Library JournalIt is difficult to ascertain the audience for this book, which consists of maddeningly tantalizing fragments. The Irish women poets featured here are Eil an N Chullean in, Mary O'Malley, Nuala N Dhomhnaill, Catherine Byron, Eithne Strong, Eavan Boland, Joan Newman, Moya Cannon, and Mebh McGuckian. Each provides one poem (some only excerpts), one studio photo, and an essay focusing on her identity as "Irish," "woman," and "poet." (Two of the essays have been published elsewhere.) If this is meant as an introduction to these writers' work, there is not enough poetry; if it is meant to be biographical or critical, the same problem is true, although in several cases this is the only autobiographical material published on the author. Everything provided is excellent, but it's like cuisine minceur you will need to find other sources of nourishment, which the book's fine bibliography will help you do. For large general collections and Irish and women's studies collections. Shelley Cox, Southern Illinois Univ. Lib., Carbondale Copyright 2001 Cahners Business Information.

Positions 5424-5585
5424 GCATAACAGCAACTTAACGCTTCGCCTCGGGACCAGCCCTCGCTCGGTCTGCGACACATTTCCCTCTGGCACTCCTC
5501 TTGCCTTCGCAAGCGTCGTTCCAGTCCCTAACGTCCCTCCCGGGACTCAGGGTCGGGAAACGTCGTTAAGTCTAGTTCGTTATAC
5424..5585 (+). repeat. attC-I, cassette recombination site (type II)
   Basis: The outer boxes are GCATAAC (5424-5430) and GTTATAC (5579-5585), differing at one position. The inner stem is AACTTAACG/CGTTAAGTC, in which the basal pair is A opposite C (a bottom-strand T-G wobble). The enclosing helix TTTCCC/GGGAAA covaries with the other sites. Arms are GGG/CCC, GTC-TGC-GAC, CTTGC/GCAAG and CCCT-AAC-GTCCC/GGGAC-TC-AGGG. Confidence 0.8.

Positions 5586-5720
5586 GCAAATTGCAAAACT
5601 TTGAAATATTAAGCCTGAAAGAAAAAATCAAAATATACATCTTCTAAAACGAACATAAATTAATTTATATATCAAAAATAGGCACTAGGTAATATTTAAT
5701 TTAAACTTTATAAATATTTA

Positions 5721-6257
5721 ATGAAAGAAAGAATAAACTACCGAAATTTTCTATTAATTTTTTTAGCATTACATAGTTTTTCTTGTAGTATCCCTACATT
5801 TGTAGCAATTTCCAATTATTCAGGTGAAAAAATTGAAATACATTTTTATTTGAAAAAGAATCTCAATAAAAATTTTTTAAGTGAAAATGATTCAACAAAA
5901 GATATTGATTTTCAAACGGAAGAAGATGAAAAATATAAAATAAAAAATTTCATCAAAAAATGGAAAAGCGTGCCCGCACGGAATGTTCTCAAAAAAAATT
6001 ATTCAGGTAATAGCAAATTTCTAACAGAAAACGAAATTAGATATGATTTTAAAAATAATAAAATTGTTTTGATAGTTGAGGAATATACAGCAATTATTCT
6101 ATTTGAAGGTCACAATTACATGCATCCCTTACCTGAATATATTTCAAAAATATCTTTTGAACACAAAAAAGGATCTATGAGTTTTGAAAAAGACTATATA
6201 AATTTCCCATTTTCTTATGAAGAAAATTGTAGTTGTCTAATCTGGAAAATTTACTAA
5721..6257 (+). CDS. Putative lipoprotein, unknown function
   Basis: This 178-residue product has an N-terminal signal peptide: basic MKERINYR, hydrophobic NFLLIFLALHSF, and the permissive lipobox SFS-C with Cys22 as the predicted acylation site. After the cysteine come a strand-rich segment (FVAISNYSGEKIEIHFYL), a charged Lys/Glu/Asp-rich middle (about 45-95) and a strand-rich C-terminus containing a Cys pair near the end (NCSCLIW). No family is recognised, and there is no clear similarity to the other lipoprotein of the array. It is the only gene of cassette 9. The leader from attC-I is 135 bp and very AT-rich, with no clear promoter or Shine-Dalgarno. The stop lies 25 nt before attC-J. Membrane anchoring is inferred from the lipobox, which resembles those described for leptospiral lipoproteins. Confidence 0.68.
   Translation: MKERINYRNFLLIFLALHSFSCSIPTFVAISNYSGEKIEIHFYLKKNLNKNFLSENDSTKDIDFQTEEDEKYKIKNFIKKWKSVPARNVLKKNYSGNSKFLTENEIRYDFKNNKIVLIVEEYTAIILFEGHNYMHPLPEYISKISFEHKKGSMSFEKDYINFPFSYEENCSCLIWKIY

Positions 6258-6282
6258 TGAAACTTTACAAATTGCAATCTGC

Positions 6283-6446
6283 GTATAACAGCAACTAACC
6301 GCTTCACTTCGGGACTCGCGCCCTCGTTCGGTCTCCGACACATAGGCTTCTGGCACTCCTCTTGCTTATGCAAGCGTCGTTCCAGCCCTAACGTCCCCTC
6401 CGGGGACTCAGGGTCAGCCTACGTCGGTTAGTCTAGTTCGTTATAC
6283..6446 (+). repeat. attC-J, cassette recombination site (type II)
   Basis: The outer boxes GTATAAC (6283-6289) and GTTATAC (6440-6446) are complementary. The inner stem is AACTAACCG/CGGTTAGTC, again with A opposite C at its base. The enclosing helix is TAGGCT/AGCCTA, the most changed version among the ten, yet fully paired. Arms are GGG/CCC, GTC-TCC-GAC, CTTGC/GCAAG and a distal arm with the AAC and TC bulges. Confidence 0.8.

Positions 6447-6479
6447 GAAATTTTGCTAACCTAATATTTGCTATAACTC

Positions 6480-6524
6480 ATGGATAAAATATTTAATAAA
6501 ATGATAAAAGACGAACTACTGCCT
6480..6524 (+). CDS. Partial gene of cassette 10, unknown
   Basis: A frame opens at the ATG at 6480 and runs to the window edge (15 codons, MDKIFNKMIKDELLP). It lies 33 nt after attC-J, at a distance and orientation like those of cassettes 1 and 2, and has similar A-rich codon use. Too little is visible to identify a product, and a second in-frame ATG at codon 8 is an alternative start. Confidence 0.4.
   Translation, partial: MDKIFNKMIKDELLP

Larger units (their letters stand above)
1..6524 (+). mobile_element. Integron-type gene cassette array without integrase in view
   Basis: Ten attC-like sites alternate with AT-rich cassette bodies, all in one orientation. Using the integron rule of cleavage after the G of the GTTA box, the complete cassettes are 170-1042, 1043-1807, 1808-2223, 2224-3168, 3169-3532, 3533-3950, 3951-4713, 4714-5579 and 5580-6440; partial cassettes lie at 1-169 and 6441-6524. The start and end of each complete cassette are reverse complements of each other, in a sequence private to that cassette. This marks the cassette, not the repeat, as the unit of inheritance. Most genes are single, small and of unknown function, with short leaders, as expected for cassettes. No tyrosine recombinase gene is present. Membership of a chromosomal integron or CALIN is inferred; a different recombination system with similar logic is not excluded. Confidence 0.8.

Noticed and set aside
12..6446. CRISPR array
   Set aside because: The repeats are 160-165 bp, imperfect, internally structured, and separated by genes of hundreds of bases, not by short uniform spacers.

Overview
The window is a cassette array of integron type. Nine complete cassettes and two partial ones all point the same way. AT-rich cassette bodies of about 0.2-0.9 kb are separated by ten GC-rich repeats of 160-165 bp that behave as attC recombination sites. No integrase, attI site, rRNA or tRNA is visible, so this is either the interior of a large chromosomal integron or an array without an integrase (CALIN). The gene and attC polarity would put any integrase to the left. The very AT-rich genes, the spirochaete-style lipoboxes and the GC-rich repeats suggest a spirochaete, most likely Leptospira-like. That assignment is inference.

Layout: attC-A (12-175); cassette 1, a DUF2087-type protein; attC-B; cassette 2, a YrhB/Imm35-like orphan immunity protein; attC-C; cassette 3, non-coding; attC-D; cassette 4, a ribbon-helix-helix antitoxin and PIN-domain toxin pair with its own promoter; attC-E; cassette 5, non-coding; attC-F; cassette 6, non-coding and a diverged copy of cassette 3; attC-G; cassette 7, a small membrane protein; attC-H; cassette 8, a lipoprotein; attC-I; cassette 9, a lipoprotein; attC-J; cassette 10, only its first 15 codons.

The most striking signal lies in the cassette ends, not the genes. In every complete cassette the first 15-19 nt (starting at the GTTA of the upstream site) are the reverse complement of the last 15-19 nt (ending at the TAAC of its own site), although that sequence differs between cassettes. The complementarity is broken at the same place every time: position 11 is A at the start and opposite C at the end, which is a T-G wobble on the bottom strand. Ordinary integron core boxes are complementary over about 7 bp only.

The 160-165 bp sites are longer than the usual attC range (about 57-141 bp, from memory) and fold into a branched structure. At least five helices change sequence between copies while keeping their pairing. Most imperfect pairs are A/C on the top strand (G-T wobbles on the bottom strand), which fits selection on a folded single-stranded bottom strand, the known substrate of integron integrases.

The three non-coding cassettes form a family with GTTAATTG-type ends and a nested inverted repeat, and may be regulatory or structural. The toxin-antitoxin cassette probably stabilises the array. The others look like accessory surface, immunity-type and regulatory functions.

BooknewsThis handsomely-bound volume contains a collection of essays by contemporary Irish women poets about how their lives inform their poetry. Haberstroh's (English, La Salle U.) introduction discusses the relationship between life experience, culture, and poetry in Ireland. The chapters that follow each include a poem and a companion prose piece by one author. Some authors and topics include Eil<`e>an N<`i> Chuillean<`a>in on nuns as a subject for a woman writer, Eithne Strong on being married to an Englishman, and Joan Newmann on coming of age. Annotation c. Book News, Inc., Portland, OR (booknews.com)
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